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1991 420SEL, 1989 Porsche 928-S4, 1973 Lincoln Continental Town Car, 1960 Lincoln Continental Mark V
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Discussion Starter #1
I replaced my valve cover gaskets last weekend because, after smelling burning oil more than once inside the car when idling, I noticed oil drip lines in a couple of places to the headers. Replacing the VC gaskets wasn't too much of a pain, but got it done in about 90 minutes.

Idled the car, and didn't see any oil around the VC.

After driving the car about 10 miles the next day, however, I noticed I was being followed by a HUGE cloud of blue/gray smoke. When I stopped, blue/gray smoke came out from under the hood, grill, and upon inspection, the entire underside of the car was bathed in oil.

I rechecked the VC gaskets, and no apparent leaks there. I double checked under the air cleaner - no obvious oil. There is obvious oil loss on the oil dip stick (no big surprise, since it's obviously on the undercarriage or burned off).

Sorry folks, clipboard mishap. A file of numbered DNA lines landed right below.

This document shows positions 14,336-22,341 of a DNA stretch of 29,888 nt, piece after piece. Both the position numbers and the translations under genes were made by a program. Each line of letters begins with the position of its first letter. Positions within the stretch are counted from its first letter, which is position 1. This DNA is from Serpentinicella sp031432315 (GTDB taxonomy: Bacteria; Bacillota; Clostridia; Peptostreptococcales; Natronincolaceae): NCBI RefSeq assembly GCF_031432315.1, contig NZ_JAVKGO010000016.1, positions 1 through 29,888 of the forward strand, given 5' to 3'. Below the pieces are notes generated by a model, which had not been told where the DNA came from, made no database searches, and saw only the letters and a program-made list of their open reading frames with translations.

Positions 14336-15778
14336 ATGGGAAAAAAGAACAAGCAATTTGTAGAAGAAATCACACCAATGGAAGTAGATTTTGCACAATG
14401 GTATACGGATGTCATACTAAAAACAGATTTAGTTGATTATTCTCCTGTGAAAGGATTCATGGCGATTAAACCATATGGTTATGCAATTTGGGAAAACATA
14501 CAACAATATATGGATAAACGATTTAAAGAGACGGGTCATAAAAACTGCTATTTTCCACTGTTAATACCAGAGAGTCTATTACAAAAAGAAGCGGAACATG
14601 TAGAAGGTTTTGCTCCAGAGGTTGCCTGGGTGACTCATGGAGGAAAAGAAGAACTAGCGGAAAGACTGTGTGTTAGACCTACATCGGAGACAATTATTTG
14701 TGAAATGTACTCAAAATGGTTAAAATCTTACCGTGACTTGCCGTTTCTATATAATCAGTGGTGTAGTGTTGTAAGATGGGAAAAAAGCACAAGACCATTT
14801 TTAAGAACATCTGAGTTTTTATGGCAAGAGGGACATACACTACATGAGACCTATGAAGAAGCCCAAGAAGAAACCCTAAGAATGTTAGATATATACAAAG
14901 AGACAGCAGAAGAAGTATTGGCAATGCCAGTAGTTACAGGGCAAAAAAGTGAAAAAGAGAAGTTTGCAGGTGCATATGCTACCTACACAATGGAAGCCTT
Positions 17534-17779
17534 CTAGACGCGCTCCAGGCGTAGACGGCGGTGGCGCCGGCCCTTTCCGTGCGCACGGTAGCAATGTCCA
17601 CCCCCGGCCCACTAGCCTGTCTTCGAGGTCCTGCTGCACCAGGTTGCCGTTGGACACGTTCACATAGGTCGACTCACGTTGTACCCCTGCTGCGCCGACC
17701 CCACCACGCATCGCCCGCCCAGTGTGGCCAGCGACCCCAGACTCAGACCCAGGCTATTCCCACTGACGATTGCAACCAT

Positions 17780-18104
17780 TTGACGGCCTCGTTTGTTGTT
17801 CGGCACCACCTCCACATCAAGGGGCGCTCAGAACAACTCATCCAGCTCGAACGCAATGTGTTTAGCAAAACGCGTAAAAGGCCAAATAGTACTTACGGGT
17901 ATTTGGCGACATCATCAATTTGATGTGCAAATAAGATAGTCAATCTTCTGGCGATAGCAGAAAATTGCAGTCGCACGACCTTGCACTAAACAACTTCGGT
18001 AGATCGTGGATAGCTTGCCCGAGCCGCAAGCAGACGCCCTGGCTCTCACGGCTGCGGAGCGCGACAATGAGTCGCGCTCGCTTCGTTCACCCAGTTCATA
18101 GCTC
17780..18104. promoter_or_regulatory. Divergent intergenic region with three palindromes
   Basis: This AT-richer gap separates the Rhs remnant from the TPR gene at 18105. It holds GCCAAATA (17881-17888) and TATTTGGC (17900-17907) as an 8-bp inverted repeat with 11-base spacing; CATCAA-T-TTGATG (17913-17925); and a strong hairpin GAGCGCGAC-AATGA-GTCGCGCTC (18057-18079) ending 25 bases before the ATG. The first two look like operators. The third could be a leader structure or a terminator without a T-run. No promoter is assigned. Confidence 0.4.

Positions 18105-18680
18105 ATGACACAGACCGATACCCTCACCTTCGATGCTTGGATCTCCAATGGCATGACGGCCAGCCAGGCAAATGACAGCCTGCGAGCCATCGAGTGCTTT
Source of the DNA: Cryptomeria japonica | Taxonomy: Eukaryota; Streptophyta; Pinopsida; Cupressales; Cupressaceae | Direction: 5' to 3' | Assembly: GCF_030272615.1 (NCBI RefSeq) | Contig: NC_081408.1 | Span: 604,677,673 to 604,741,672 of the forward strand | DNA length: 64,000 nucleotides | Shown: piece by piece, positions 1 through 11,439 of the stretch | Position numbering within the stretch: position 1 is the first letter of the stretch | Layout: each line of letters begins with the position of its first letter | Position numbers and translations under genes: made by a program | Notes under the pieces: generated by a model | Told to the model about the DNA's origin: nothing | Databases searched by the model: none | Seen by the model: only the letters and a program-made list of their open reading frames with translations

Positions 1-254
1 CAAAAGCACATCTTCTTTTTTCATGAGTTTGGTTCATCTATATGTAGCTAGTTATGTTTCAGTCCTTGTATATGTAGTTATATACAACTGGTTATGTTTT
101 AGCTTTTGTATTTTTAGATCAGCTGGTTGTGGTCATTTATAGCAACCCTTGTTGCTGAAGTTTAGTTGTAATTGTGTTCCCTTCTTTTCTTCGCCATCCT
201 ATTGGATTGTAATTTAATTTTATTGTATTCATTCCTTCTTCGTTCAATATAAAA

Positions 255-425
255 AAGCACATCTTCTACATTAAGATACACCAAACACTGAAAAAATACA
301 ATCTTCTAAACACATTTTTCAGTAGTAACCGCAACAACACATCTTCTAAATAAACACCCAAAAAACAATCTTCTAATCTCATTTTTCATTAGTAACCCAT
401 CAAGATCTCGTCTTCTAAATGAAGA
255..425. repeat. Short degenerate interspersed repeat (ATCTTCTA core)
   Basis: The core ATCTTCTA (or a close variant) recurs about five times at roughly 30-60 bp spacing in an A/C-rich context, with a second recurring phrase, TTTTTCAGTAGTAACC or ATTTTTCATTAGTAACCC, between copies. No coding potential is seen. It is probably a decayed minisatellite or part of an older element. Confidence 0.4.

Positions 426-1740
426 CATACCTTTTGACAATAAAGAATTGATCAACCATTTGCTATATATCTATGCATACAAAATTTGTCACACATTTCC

What could I have possible done while changing the valve cover gaskets to cause this kind of leak? Is there some kind of oil tube I might have pulled in removing a VC (particularly the drivers side, since that on is really sandwiched in)?

Help? :confused:
 

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Depends on the day!
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13,337 Posts
it's pinched somewhere..take it back off and re-seat..

Jonathan
 

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1991 420SEL, 1989 Porsche 928-S4, 1973 Lincoln Continental Town Car, 1960 Lincoln Continental Mark V
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Discussion Starter #3
But, if it was pinched, I'd see a leak around the VC at the pinch, right? I'll check again, but I from what I saw before, the top of the block is clean of oil, and no leaks around the new gaskets.

I also couldn't see any run marks from the valves down. :(
 

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2X check it by taking the covers off..there really isn't anything you could have done outside of pinching the gasket that would cause that kind of leak.